Code or Infrastructure

During my day to day role, I talk with many of SDL’s customers who are looking to re-provision their Tridion environments and are taking the opportunity to look at cloud providers like AWS or Azure. This is typically IT driven on the idea of cost reduction or outsourcing responsibility of the platform to experts. What I rarely come across is the idea of moving to a more agile approach with regards to infrastructure. Public cloud providers like AWS and Azure have APIs for the creation of infrastructure using code. This means that you can move from treating infrastructure as a series of interconnected virtual machines (servers) to code objects. This concept is not one that IT teams grasp easily because infrastructure is something you provision and then hand over to the application team to install something onto it. Even with templating of virtual machines, which is common place in IT teams, IT teams still work on the very fixed idea of how hardware has always been provisioned.

When you treat infrastructure as code, then you can roll up the build of infrastructure into the deployment of the platform (Tridion) and the deployment of the implementation (your websites) and do this from a single provisioning process. If each layer in that process is abstracted, then you can even replace different layers with new or updated layers (e.g. an updated Tridion version). For a single organization this makes little sense to go to the effort of coding all of this just for Tridion but it would make sense to do this as an approach for all your deployed applications. For SDL, it makes perfect sense to do when you are managing many Tridion implementations. Not only does it make building and rebuilding environments fundamentally easier but also it make configuration changes easier to deploy, moving to different regions is straightforward and issues with individual servers can be quickly removed by replacing the server within a short period.

Provisioning

When we provision environments at SDL we undertake the following steps;

  1. Provisioning of the infrastructure, security groups, DNS, tagging and storage
  2. Installation of the Tridion application, required modules, hotfixes and pre-requisites
  3. Configuration of the installed software
  4. Deployment of the customer’s implementation
  5. Hook each infrastructure component to monitoring

The process is very quick. If you would compare this to a traditional physical deployment, you can expect around 12 weeks to order and install the hardware and then an additional 1-2 weeks to get all the software installed. With a fully automated approach, you can expect – once you have everything set and ready to go – that an environment can be built in less than an hour. Preparation time is of course, potentially time consuming, but once that is done the process is repeatable in the event of failures or updates to the platform.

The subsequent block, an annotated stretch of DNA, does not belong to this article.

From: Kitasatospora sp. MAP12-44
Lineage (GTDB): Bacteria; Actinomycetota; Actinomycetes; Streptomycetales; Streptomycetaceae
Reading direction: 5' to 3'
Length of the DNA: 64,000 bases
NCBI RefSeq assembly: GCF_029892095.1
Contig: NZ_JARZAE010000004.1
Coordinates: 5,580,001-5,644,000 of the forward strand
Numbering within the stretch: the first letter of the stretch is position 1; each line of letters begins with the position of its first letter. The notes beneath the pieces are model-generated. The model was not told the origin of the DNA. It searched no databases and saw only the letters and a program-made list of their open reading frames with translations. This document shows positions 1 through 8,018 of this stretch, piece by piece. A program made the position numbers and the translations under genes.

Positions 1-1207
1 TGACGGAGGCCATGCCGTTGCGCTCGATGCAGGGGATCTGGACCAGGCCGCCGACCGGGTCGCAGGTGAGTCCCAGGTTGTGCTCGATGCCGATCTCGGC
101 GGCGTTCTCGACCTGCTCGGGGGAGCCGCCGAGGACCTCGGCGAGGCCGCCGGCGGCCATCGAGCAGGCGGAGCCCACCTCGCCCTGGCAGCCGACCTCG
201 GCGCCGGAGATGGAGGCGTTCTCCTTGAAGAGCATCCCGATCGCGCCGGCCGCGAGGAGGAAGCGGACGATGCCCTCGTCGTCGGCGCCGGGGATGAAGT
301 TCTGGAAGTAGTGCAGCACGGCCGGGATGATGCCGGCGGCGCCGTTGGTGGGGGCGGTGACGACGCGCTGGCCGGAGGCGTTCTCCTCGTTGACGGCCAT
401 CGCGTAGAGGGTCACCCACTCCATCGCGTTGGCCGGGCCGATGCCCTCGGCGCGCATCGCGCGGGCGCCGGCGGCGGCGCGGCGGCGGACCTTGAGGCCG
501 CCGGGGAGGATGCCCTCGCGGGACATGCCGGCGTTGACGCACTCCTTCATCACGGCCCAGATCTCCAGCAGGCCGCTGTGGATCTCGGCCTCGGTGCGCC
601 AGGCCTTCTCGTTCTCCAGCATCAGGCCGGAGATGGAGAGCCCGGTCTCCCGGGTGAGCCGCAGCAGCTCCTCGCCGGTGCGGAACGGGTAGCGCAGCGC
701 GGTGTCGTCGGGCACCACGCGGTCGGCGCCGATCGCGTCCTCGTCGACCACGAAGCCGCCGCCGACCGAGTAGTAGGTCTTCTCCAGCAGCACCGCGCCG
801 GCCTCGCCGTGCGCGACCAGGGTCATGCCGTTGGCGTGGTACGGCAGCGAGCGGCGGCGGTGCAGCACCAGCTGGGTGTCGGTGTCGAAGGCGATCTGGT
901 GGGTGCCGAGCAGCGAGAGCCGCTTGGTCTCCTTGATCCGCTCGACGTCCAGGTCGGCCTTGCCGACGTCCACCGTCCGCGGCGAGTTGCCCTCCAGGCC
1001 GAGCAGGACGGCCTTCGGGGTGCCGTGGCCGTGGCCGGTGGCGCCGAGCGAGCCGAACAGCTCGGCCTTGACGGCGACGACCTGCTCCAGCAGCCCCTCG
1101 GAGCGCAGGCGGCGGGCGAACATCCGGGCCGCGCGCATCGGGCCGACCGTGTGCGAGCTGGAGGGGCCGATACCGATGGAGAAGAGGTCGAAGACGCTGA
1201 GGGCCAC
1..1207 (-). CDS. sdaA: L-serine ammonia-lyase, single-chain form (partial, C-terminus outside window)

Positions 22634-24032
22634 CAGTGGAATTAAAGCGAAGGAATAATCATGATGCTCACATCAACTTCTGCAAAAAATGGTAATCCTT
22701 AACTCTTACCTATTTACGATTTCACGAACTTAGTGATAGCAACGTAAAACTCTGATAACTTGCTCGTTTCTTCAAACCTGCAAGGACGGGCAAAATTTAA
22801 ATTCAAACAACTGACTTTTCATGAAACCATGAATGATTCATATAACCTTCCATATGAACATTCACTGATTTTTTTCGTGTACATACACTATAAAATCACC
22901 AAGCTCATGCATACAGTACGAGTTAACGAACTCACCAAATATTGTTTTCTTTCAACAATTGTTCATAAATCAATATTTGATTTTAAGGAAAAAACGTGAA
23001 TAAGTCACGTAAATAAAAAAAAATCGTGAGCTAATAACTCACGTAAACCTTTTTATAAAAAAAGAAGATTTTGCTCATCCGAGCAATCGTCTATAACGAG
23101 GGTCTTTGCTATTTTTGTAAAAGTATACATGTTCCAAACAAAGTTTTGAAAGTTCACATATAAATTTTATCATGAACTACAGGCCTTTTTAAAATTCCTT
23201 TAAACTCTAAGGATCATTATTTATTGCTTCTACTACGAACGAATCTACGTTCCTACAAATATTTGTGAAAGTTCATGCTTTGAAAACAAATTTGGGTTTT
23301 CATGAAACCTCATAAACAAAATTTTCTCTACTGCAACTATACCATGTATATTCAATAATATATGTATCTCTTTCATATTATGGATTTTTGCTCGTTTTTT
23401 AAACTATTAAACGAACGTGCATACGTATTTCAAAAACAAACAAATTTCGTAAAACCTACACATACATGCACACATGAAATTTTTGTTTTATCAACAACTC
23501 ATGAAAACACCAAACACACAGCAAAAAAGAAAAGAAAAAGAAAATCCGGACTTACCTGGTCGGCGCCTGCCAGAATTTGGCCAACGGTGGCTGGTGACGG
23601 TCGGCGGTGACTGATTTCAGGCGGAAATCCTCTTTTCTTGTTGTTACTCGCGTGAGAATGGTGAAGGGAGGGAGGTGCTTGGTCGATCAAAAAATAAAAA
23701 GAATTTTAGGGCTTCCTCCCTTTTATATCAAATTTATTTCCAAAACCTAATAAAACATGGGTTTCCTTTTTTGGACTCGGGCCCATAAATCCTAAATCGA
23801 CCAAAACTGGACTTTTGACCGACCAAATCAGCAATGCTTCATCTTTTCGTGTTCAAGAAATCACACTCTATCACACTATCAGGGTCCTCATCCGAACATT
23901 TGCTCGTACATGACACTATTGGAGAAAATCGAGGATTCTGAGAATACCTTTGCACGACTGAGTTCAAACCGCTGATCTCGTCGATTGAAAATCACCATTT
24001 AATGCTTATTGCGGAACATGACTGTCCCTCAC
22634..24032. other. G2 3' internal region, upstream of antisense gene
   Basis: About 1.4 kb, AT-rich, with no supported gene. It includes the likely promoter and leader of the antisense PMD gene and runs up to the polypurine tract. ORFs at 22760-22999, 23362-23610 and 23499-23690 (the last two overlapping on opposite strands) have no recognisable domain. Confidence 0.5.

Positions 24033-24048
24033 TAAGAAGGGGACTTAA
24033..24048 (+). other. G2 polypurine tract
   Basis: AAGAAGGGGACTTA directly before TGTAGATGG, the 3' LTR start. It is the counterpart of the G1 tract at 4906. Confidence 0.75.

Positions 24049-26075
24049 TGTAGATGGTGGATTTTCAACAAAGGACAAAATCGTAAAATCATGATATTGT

To do this you can control the provisioning process with technologies such as Chef or Puppet and leverage any technologies that your cloud provider might have to make this easier. SDL uses AWS CloudFormation. This is not transferrable to Azure so if you would want to be agnostic of cloud provider you will need to control the process completely with 3rd party tools rather than leveraging cloud provider specific technology. SDL uses CloudFormation because it is very powerful and to code something similar would have been time consuming. This was labeled as pragmatic portability by SDL because the built provisioning could be ported but we did not want to code forever for scenarios that may or may not happen. Better know where it is not portable and keep coding to add value to the Tridion product.

Updated awards

Finally got around to updating the awards on the site.

SDL Tridion Translation Manager

The last video of 2013 and I am now starting to really enjoy making them. If only I had more time. So, this one is about Tridion Translation Manager (TTM) the plugin that enables sending content to and from translation with SDL TMS or World Server.

SDL Tridion Whiteboarding Experience Manager

In this edition, I look at the basic architecture of Experience Manager and how it interacts with Content Manager.

MVP weekend 2013

I *think* I have recovered, although I am really not sure.

So what happened? Well, I would say a lot of fun and games at the latest edition of the MVP meet up. It started late for me after I arrived late on Thursday, driven up to the castle at night was awesome but the final walk was a killer  (and also twice the distance it should have been). After an evening of fun, Friday was a day of work and catch up for me. The project I fitted into was the Tridion Context Engine Wrapper (a punchy title, right?). The Wrapper – lets leave it at that, shall we – wraps the new 2013 SP1 context engine with  a set of libraries in .NET (following with Java and TCDL) that can be implemented with SDL Tridion 2013 SP1 and the SDL Tridion Content Engine on a delivery website.

Oh so what does that mean?

Well you can do things like this:

<context:Family Names=”smartphone,tablet” runat=”server”> <div>this content will only display on smartphone or tablets</div> </context>

Which is really good because you conditionally act server side for different types of devices; definitions which you create. Awesome huh?

After Friday building documentation we venture out on Saturday to do lots and lots and lots of things. Way too much to really describe but in short it was: Sour Cherry Schnaps tasting, off roading, visiting a lagoon, a guided tour of the city where we stayed (Obidos) and did I forget anything? Not sure… it was just awesome.